io9 is proud to present fiction from Lightspeed Magazine. Once a month, we feature a story from Lightspeed’s current issue, and this month’s selection is “The Quiet Like a Homecoming” by Cassandra Khaw. You can read the story below or you can listen to the podcast.
The Quiet Like a Homecoming
Travel to Scandinavia if you can, the older cats told me, the queens in their raftered kingdoms. The coffee there, they said, is bitter as an old lie. The Norsemen are beautiful, their women even more sublime, but most importantly, they are quiet. Preoccupied only with Nordic things, disinterested in the outside world. This is crucial. This is what makes them safe.
But this is not the only reason I am here.
I shade my eyes against the noon sky, its cerulean without dimension or depth, no gradient of quality; the color is absolute as a rich man’s confidence. Malmo tastes like a memory, like a word misplaced. I can smell the ocean, an afterthought in the air. It is cold and clean and old, so very old. Older even than the myth of marriage, than selkie stories, than Adam, than the Eve-that-never-was and the Eve-who-lives.
I follow the crowd onto the platform and then into the station, pouring through their pale bodies. Everyone looks but no one is gauche enough to comment on the tail that droops from the hem of my black woolen coat, the fur a little ragged. Months ago, I’d have been better groomed, more together, more cognizant of propriety, the profound obscenity of wearing my skin like a point of pride.
Then again, months ago, there would have been nothing to see, nothing but dark hair worn in a long, sleek braid. A smile. Skirt, knee-length. Pastel blouses. Nothing of me. Nothing at all.
“I have a room,” I tell the front desk when I find my way to the hotel at last. I smile at them with sharp little teeth and they smile back, empty.
“Welcome,” they say, not meaning any of it.
I leave pawprints on the stairs, even though I am wearing shoes. It amuses me to do so. The front desk says nothing. Someone in the lounge, a woman with a voice like a broken heart, begins to sing, and it sounds like a story of you and I.
An animal wife is an accessory.
She must be.
A spouse is permitted liberties, the libations of agency. Small things like the right to choose the hue of her hair, to drink the stories decocted by strangers, to sleep on a roof under a damask of stars. A spouse, according to fiction, is equal. They are a partner.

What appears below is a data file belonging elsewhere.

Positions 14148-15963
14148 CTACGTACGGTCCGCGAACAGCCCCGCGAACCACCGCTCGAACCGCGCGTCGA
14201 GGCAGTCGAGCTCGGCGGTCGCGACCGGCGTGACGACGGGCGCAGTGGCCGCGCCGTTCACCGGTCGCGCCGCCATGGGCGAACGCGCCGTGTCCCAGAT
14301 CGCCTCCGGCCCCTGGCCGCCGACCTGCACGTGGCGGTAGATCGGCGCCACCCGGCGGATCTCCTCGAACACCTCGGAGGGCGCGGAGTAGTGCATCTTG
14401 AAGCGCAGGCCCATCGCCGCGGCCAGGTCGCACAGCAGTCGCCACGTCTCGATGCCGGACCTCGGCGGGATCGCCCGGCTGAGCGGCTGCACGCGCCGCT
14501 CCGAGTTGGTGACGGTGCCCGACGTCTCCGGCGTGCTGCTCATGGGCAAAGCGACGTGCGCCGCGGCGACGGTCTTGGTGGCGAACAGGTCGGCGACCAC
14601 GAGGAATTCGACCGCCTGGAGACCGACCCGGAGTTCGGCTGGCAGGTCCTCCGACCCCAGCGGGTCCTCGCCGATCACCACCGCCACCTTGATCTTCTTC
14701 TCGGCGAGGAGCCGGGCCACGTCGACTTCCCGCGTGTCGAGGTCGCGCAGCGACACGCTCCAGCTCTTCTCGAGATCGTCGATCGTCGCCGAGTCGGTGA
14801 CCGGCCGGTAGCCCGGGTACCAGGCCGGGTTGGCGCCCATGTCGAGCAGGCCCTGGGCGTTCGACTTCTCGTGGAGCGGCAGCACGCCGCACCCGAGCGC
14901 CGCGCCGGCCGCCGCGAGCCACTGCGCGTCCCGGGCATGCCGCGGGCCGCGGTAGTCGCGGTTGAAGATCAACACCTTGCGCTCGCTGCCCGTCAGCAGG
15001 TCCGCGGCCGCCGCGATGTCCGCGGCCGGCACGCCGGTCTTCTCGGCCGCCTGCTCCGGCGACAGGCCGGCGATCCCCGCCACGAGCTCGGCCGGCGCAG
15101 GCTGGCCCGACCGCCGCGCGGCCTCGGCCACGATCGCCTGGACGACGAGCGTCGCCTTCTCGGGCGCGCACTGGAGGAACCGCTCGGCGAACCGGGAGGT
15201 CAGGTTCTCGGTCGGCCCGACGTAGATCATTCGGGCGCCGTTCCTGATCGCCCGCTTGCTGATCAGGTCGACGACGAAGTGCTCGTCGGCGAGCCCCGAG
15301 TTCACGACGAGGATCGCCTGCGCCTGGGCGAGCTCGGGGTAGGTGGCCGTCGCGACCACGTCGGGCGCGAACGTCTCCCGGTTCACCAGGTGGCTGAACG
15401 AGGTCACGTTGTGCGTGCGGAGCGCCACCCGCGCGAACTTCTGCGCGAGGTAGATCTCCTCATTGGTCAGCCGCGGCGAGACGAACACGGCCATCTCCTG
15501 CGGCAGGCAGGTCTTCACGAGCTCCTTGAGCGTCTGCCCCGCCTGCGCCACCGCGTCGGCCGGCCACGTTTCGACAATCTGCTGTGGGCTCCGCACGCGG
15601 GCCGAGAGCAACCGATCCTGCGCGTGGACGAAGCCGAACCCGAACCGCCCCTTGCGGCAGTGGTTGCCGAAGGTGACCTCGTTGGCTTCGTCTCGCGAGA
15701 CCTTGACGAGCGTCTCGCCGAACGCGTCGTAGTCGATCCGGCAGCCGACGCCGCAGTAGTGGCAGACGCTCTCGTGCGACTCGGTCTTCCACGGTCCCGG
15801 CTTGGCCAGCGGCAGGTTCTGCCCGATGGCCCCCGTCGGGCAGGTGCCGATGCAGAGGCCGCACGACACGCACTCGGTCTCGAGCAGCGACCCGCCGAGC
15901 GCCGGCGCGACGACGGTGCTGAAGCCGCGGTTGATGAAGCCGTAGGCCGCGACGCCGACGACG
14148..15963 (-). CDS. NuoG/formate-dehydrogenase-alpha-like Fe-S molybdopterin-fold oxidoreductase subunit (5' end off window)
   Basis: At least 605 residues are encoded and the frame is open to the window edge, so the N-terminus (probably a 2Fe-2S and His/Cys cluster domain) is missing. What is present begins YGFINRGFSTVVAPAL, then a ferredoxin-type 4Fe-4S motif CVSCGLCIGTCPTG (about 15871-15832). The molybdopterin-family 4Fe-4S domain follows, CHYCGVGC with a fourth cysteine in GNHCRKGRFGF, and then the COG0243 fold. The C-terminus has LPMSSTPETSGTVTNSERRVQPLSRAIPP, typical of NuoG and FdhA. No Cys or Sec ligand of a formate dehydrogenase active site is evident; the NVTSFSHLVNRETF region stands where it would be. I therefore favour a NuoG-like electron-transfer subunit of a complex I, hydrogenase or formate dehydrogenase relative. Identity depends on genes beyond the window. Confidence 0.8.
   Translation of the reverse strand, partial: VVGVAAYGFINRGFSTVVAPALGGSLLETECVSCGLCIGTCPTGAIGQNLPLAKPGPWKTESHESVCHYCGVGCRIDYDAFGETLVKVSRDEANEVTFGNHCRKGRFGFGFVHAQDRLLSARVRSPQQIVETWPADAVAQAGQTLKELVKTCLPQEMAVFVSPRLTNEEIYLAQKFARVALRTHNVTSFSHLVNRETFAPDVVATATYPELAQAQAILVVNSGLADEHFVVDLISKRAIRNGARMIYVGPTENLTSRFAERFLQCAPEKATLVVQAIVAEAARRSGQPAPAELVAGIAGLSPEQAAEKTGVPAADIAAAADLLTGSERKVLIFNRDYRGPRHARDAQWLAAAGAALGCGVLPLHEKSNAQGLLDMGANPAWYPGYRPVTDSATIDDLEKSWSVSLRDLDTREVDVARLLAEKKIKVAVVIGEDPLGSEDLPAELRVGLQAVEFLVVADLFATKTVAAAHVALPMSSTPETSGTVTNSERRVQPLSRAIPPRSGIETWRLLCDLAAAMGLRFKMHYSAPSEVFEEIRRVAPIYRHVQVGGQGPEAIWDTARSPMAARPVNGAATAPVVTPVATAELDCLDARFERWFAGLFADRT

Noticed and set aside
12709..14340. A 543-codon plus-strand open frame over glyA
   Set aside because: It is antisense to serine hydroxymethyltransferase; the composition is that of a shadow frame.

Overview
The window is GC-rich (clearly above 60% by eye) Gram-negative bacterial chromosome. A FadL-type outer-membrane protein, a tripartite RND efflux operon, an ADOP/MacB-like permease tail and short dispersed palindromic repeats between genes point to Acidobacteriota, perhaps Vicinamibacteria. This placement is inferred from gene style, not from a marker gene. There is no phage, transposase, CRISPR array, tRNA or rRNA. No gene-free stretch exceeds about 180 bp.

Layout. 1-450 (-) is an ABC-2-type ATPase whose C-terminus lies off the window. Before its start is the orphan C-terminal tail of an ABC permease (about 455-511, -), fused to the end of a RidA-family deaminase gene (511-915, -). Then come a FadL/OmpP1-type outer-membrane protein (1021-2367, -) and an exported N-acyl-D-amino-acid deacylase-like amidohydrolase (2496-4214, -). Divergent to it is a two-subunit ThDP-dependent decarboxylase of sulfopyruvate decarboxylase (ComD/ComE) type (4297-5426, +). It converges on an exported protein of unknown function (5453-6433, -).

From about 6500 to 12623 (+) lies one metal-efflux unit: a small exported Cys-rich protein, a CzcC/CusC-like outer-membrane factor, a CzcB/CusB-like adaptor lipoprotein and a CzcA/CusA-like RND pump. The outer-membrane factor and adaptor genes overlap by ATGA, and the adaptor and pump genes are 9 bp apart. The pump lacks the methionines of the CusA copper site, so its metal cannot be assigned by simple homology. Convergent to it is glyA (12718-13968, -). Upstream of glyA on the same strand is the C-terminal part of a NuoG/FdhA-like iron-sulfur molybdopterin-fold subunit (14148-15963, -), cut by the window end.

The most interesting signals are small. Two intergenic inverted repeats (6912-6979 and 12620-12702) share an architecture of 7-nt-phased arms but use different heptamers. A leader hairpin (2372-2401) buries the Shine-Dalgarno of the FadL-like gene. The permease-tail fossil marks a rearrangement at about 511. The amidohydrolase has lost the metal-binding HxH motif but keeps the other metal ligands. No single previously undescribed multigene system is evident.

An animal wife is not. She is instead ornamental, constrained by coercion, not choice. She is leashed to a length of flayed skin, tidily folded into a cedar chest. She is pliable, pure, convincingly demure.
And most of all, she is angry.
An animal wife always is.
“You’re too kind.” I accent the smile with a stooping of the head, a crooking of the upper lip. The expression must communicate two things: humility and a sweet bewilderment, as though I couldn’t possibly believe what I’d authored but delight in it all the same. It must look like I’d meant it only for him.
He takes the bait. He flushes prettily and we talk, his eyes unfocused the entire while, reverent. I somnambulate through the motions, the minuet familiar. I’ve rehearsed its choreography so many times before. When we reach the finale, I disengage gracefully and he reluctantly, pressing a card into my grip. “Call me.”
My skin sits unevenly on my shoulders. It pulls. It is heavier than it should be, burdened with the years too. I smile at him.
“I will.” We both know I don’t mean any of it.
Obligations discharged, I escape the throng, cross the bridge, the sun warm on the back of my neck. I want to run. The compulsion scratches beneath my skin, push-pulling at my bones until I am halved by conflicting desires. It’d be so easy. To shuck this body, its responsibilities. To feel the cobblestones beneath paws, not feet. Scale the barbicans of the shops, their eaves and trellises. The plunge of the world from the roofs of their gods now domesticated by academics.
But not yet, not yet.